Overall, 5.5% of people in the NaCl hydration group experienced adverse events as a result of treatment. This included 4.0% of participants experiencing symptomatic heart failure, 0.3% experiencing hyponatraemia and 1.2% experiencing arrhythmia. No similar events were recorded in the no-hydration group.
The recent surveillance review of NICE guideline CG169 considered the full guideline, including the review question considered in the current exceptional surveillance review:
What is the clinical and cost effectiveness of N-acetylcysteine and/or intravenous fluids in preventing CI-AKI in at-risk patients?
Evidence was identified reporting mixed results in this area. The results of some studies indicated that there is no difference between the use of sodium chloride and sodium bicarbonate hydration, some evidence suggesting there is no difference between sodium bicarbonate hydration and no hydration or placebo and evidence suggesting sodium bicarbonate hydration is more effective than placebo. Therefore, it was concluded that the evidence was insufficient to prompt an update of this review question. However, no evidence was identified during surveillance on the comparison of NaCl hydration with no hydration.
Two studies were evaluated during guideline development relevant to this intervention, in which evidence of low to very low quality was reported. However oral hydration was provided as a comparator in 1 of these studies and it was unclear whether oral hydration was used as the comparator treatment in the second study. Therefore, the evidence described in this review is the first identified to compare NaCl hydration with no treatment before iodinated contrast administration in this population. In addition, the participant number in the study being considered in this review (n=660) is larger than the numbers included in the 2 studies considered during development (n=300 and n=102).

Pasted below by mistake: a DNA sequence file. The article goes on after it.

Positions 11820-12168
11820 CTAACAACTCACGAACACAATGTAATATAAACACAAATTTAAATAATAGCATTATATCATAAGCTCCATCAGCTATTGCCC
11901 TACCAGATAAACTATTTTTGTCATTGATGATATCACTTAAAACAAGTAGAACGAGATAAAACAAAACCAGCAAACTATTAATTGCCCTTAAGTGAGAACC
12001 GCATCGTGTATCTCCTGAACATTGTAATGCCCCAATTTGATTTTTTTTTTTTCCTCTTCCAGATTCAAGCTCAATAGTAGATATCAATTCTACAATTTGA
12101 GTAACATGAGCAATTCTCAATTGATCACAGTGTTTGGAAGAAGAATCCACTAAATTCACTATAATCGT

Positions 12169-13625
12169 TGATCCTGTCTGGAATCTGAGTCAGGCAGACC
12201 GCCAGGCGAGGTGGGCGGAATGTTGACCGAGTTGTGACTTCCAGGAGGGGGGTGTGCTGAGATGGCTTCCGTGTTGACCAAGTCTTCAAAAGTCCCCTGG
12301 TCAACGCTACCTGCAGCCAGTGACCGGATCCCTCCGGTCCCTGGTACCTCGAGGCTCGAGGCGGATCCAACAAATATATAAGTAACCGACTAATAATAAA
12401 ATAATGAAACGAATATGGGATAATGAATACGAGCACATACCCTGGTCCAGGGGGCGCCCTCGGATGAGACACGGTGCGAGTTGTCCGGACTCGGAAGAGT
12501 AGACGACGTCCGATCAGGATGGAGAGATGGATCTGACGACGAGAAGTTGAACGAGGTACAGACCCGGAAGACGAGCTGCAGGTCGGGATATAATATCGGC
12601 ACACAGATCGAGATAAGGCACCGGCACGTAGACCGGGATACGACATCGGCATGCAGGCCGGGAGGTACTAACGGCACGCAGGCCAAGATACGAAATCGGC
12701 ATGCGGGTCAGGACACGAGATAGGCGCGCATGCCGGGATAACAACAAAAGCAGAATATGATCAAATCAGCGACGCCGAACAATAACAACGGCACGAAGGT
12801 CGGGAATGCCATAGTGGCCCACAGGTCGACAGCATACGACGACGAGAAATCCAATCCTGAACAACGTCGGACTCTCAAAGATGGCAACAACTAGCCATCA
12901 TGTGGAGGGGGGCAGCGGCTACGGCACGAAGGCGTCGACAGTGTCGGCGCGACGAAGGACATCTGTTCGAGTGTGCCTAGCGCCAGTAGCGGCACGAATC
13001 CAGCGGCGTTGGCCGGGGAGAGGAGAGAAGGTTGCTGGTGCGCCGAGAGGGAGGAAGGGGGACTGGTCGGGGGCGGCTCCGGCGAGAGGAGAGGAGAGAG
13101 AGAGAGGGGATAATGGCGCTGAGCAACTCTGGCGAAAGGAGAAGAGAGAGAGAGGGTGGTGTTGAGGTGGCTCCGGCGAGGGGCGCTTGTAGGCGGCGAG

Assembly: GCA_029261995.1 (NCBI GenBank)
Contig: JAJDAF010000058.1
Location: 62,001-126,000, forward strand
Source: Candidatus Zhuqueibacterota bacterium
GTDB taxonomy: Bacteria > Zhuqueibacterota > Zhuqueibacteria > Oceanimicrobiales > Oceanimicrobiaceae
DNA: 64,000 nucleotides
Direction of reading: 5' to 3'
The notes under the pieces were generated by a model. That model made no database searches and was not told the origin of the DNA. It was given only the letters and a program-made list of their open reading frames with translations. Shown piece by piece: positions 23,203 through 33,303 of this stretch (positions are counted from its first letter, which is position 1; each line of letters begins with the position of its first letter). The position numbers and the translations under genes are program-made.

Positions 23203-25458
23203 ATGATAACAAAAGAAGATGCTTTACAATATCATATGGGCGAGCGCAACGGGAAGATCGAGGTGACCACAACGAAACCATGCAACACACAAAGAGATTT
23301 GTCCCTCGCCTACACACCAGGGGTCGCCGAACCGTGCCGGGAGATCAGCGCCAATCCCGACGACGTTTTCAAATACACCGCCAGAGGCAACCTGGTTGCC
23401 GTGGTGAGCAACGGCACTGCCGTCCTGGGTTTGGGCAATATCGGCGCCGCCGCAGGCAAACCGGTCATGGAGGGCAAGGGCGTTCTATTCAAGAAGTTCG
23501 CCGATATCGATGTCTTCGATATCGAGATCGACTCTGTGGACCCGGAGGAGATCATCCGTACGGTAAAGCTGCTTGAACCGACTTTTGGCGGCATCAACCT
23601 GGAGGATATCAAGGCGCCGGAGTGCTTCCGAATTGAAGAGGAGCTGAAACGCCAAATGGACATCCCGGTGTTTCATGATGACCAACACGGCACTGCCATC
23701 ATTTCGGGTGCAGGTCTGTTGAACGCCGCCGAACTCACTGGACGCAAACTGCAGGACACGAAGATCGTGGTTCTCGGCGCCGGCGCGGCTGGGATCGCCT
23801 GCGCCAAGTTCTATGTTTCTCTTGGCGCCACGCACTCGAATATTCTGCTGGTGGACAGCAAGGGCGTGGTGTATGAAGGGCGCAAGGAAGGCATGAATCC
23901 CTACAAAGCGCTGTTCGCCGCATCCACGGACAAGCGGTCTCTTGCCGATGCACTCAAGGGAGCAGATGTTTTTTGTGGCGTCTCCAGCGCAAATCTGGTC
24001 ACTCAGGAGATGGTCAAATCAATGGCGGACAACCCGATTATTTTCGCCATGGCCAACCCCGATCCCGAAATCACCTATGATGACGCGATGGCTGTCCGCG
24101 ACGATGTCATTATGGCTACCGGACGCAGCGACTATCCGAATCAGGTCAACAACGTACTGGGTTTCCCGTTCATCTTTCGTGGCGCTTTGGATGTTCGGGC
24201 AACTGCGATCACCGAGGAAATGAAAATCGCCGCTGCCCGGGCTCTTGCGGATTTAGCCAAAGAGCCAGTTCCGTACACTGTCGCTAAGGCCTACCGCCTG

We engaged with 3 topic experts who were also members of the guideline committee involved in the development of NICE guideline CG169. It was noted that this is an evidence poor area, which contributed to uncertainties when developing the recommendations around CI-AKI. Therefore, the study considered in this review may be more informative than other evidence in this area. It was highlighted that there may be a number of reasons as to why the risks of CI-AKI might be decreasing, including greater awareness of the risk factors and universal use of safer contrast agents. As such, the risks of routine use of intravenous fluid, especially sodium chloride, are becoming more apparent. It was suggested that consideration should be made as to whether intravenous NaCl hydration should always be used in people at high risk of AKI. It was also highlighted that the study under consideration denotes a specific high risk population which may not be able to be extrapolated to all people undergoing contrast agent administration.